5) BlacKkKlansman (dir. Spike Lee)
A refreshing and purposeful offer from Spike Lee, who I’m glad to see back to form after a couple of films that felt kind of unfocused to me. BlacKkKlansman is all at once a little more polished and a little more mainstream than Lee’s norm, and yet it’s still a clear continuation of the themes he loves. Based on a true story about a black cop who infiltrated the KKK by phone, the film is more in the vein of Death of Stalin as far as the liberties that it takes with facts. But the facts aren’t as important here as its message about the banality of white supremacist evil. I was also very glad he ended the film with the footage of Charlottesville, which apparently some people grumbled about but personally moved me to tears. Watching that footage, knowing somebody who was hospitalized during that event because he was attacked by white supremacists, juxtaposed with these goofy hateful idiots in the film felt overwhelming and pointed after the feel-good ending of the film. John David Washington and Laura Harrier were both standouts and I look forward to their next films.
6) Roma (dir. Alfonso Cuarón)
Yup, me and everybody else. What really impressed me about Roma, besides its beautiful cinematography and direction, was its excellent use of symbolism. Roma skillfully highlights what happens when an authoritarian regime uses and abuses its own people. Cleo becomes a symbol for the indigenous population of Mexico, reflected in her place in society and her unfortunate circumstances. Fermin quite literally swinging his dick around is a perfect symbol for authoritarianism, and of course the fate of his child speaks the loudest. That inequality is both a main focal point of the film and also never explicitly confronted clearly speaks to Cuaron’s autobiographical truth. Which is why it’s all the better that he made the decision to tell this story from Cleo’s perspective—it certainly elevates this above and beyond your normal political film. Speaking of, it’s also a great crash course in Mexican history, and its depiction of the Corpus Christi Massacre made me cry.
6) Mandy (dir. Panos Cosmatos)
I was not at all a fan of Panos Cosmatos’ first film, but I was pleasantly surprised to see that Mandy was everything I wanted it to be. Yeah sure, this bloody revenge flick hits every cliche in the book, but I loved every LSD-inspired minute of it. This feels more like a fantasy movie than even a horror movie, with a color palette and haze that reminded me of late 80’s early 90’s fantasy novel covers. I loved its strange mix of the supernatural with the fully-grounded menace of a murderous cult. Nic Cage knocks it out of the park, but he always does when he's allowed to go absolutely nuts. I also dug the weird moments of levity that kept the whole thing from not getting too pretentious–Cheddar Goblin vomiting cheese on that little girl in the commercial being a standout. Could have done without the cliche violence towards women, but at least we got some satisfying bone-crunching in retaliation. "You exude a dark cosmic energy, man" indeed.
8) The Other Side of the Wind (dir. Orson Welles)
Honestly I had some issues with The Other Side of the Wind, but I’ll be damned if I’m not gonna include a brand new Orson Welles flick in this list. On one hand, it's so awesome to see how Orson Welles was always trying to innovate and push the envelope with his filmmaking. But gosh, I wish Welles hadn't wasted it all on what amounts to satirical softcore porn. Following a day in the life of a celebrated Hollywood director, The Other Side of the Wind is insanely gorgeous and so uniquely shot–a mixture of frenetic documentary-style footage and the gorgeous color film his main character is releasing. Welles’ film within a film seems to be clearly a satire on Zabriskie Point and the like, the “plot” being just a naked woman and man chasing each other around a desert. Which then begs the question of how much of this was actually as satirical as he thought it was, seeing as he cast his beloved girlfriend in the role and shot an entire film about her butt. But it's fascinating and fun to piece together and decode.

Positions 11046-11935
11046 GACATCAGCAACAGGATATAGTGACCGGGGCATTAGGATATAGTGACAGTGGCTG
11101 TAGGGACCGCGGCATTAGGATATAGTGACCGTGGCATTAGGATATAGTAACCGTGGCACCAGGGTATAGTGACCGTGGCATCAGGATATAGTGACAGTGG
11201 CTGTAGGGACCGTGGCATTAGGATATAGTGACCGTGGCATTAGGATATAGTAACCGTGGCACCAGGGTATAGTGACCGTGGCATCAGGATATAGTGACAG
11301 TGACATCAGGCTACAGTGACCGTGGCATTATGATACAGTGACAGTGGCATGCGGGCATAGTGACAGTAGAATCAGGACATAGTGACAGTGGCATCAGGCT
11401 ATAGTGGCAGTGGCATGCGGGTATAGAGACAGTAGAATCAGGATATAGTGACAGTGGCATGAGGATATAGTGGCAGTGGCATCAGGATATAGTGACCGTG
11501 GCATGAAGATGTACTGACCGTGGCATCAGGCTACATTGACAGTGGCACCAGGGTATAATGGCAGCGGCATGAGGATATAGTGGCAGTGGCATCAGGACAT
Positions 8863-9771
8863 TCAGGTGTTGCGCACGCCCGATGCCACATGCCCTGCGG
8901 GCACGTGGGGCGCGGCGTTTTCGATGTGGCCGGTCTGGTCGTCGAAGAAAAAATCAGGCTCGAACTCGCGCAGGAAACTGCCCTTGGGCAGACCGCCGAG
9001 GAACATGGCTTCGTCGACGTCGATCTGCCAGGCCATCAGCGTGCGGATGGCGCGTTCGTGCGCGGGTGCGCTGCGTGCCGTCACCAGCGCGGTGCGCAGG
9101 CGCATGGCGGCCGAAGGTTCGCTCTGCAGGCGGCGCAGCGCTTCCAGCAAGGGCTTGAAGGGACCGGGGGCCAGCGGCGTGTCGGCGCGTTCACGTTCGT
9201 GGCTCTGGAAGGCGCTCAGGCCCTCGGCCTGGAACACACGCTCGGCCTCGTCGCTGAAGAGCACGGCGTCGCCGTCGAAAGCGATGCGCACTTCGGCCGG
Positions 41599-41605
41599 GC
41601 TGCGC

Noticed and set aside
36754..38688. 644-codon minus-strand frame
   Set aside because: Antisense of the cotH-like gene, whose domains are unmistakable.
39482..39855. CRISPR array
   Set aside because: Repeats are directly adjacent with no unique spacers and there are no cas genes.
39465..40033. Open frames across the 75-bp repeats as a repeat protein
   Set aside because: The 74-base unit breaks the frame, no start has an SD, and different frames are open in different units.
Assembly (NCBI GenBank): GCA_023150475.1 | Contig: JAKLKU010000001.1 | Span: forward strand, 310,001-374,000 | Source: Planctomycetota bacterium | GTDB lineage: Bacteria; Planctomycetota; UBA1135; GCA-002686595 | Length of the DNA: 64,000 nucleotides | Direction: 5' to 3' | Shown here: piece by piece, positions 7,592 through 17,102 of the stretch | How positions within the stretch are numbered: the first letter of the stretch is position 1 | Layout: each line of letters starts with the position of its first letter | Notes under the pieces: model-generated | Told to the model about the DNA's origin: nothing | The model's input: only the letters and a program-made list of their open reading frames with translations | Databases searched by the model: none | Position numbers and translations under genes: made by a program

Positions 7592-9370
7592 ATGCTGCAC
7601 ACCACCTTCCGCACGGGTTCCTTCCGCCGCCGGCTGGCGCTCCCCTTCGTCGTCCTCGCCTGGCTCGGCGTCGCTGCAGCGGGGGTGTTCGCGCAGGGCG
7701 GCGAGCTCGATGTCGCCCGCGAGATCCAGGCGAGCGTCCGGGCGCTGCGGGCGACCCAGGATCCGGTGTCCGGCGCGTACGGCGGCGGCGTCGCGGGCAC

9) Did You Wonder Who Fired the Gun? (dir. Travis Wilkerson)
Did You Wonder Who Fired the Gun? is a deeply depressing documentary about the strength of white privilege in the South. Returning to his Alabama hometown, director Travis Wilkerson finds a great deal of resistance to his attempts to uncover the truth of a murder committed by his white supremacist grandfather in the 1940s. It’s a terrifying look into how the gate keepers of these no-so-long-ago atrocities are not only still alive, but actively guarding their secrets until the last remaining witnesses are slowly suffocated. It’s also an excellent example of the type of honest self-confrontation that many white Americans should be asking of themselves. While I didn’t love some of the stylistic choices in his filmmaking, that’s all peanuts in comparison to the raw, depressing and insidious experiences Wilkerson confronts in this documentary. I also appreciated the nod to Phil Ochs, criminally underrated for his own activism and contributions to the folk scene.
10) Sorry to Bother You (dir. Boots Riley)
I had high hopes for this and thankfully this film did not disappoint. Featuring an amazing cast (I love Lakeith Stanfield and Tessa Thompson so much!), Sorry To Bother You takes us through an alterna-reality of the present day, where the key to success is in sounding white, keeping your head down, and backstabbing your fellow workers (some “alternative” reality, huh). The film wears its influences on his sleeve, from its Michel Gondry-like style to the fact that this whole movie is almost a remake of Lindsey Anderson’s amazing economic parable O Lucky Man!. (Which I am so excited about, Boots Riley. Thank you!!) We need more fun arthouse films that actually live up to the term “arthouse”–Sorry to Bother You, while unfortunately a little too broad in its message, is certainly a wild ride through the worlds of pop art, performance art and protest art. Its great sense of humor doesn’t hurt either. That this is Riley’s debut film is thrilling to me because I can’t wait to see what he does next.